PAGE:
Notes from a small island
A weblog by Jonathan Ali

Sunday, October 12, 2003  

"Oscar de la Espriella, who was a sterling carouser, agreed with William Faulkner that a brothel is the best residence for a writer, because the mornings are quiet, there is a party every night, and you are on good terms with the police. Our friend Carlos Aleman, an attorney, who had been elected deputy to the departmental assembly, took this in a literal way and made himself our full-time host. One night, however, an old boyfriend of Mary Reyes, the madam of the house, knocked down the door to take away their son, a child of five, who lived with her. Her current boyfriend, who had been a police officer, came out of the bedroom in his shorts to defend the honour and goods of the house with his regulation revolver, and the other man greeted him with a burst of gunfire that resounded in the dance hall like a shot from a cannon. The frightened sergeant hid in his room. When I came out of mine, half-dressed, the transient tenants were contemplating the boy from their rooms as he urinated at the end of the hallway, while his papa smoothed his hair with his left hand and held the still smoking revolver in his right. All you could hear in the house were Mary's insults as she reproached the sergeant for not having any balls.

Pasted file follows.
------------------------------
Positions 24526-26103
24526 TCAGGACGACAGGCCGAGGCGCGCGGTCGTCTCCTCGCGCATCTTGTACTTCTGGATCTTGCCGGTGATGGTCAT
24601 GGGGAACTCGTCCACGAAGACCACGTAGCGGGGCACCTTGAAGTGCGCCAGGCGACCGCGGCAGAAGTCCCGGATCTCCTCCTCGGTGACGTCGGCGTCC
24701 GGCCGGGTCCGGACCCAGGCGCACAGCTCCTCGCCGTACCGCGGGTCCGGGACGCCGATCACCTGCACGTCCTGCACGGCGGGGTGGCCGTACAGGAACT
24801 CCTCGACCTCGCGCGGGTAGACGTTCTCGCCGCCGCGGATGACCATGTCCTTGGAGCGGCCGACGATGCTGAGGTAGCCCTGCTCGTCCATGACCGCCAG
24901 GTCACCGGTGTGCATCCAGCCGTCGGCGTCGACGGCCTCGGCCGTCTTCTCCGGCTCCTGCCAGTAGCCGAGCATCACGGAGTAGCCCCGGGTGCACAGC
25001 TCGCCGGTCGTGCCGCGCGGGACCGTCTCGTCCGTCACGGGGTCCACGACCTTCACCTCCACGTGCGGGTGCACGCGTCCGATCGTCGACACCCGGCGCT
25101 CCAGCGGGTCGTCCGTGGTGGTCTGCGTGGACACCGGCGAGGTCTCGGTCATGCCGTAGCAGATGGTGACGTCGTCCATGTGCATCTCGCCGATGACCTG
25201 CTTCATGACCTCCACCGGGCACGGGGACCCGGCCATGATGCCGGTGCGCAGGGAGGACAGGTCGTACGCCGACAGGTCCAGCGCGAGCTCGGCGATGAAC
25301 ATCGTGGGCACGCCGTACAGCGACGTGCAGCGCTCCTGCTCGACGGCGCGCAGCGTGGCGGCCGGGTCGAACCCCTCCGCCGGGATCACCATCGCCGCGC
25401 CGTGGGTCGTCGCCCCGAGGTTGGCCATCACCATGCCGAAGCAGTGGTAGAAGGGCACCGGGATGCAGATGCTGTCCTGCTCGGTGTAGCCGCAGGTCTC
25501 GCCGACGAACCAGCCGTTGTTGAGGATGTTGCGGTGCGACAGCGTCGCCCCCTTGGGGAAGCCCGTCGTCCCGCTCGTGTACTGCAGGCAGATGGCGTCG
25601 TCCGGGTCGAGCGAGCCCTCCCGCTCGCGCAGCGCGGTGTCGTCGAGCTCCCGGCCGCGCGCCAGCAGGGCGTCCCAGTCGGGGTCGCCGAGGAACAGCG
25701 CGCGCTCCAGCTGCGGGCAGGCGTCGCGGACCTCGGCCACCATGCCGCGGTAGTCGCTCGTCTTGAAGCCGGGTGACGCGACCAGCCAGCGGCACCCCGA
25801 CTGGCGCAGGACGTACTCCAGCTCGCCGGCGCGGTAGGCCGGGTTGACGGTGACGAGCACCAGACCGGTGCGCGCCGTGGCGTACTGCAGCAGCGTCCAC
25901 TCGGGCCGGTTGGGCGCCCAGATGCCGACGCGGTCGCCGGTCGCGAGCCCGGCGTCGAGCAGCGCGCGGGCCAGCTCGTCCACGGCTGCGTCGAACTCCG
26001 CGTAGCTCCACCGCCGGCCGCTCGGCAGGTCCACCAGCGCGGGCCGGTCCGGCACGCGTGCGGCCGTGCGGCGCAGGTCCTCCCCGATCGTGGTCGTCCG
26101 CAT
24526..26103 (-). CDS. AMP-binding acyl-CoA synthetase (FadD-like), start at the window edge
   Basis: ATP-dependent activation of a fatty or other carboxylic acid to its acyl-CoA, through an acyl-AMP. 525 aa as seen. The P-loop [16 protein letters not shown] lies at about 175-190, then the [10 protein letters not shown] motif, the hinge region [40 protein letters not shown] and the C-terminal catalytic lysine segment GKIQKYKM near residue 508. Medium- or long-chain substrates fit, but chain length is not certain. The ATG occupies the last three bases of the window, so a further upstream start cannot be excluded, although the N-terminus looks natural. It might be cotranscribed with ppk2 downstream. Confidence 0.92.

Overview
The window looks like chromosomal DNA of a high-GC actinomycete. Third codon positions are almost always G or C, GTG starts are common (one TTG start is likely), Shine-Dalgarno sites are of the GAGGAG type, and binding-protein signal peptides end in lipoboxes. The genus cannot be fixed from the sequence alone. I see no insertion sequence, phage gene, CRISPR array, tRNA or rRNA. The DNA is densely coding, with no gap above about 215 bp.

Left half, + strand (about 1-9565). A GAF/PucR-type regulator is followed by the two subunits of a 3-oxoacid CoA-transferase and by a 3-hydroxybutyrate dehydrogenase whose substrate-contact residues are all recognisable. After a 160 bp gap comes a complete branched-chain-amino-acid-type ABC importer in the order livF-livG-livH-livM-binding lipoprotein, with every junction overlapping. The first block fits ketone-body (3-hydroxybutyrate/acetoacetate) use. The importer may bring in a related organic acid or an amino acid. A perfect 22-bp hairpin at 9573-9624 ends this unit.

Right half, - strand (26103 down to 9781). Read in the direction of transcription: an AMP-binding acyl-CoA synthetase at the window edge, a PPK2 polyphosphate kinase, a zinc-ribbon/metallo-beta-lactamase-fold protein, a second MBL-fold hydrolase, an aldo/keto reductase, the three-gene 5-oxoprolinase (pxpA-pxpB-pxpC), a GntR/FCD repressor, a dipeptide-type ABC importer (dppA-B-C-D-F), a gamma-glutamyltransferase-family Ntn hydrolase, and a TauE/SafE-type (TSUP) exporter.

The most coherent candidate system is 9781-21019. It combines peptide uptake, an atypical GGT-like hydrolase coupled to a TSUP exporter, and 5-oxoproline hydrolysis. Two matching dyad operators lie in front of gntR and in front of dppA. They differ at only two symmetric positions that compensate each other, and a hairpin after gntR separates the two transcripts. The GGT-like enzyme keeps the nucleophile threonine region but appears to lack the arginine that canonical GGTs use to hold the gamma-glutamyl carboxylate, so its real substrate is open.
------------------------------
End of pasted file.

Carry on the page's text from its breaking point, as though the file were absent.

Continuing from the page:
"That night I repented of having believed in Faulkner's illusions."

-- From an edited extract of the first volume of Gabriel Garcia Marquez's memoirs, Living To Tell The Tale, the first of three extracts set to be serialised in the UK Guardian. (And I'm back in the pages of Love In The Time Of Cholera all over again....)

posted by Jonathan | 1:47 AM 0 comments


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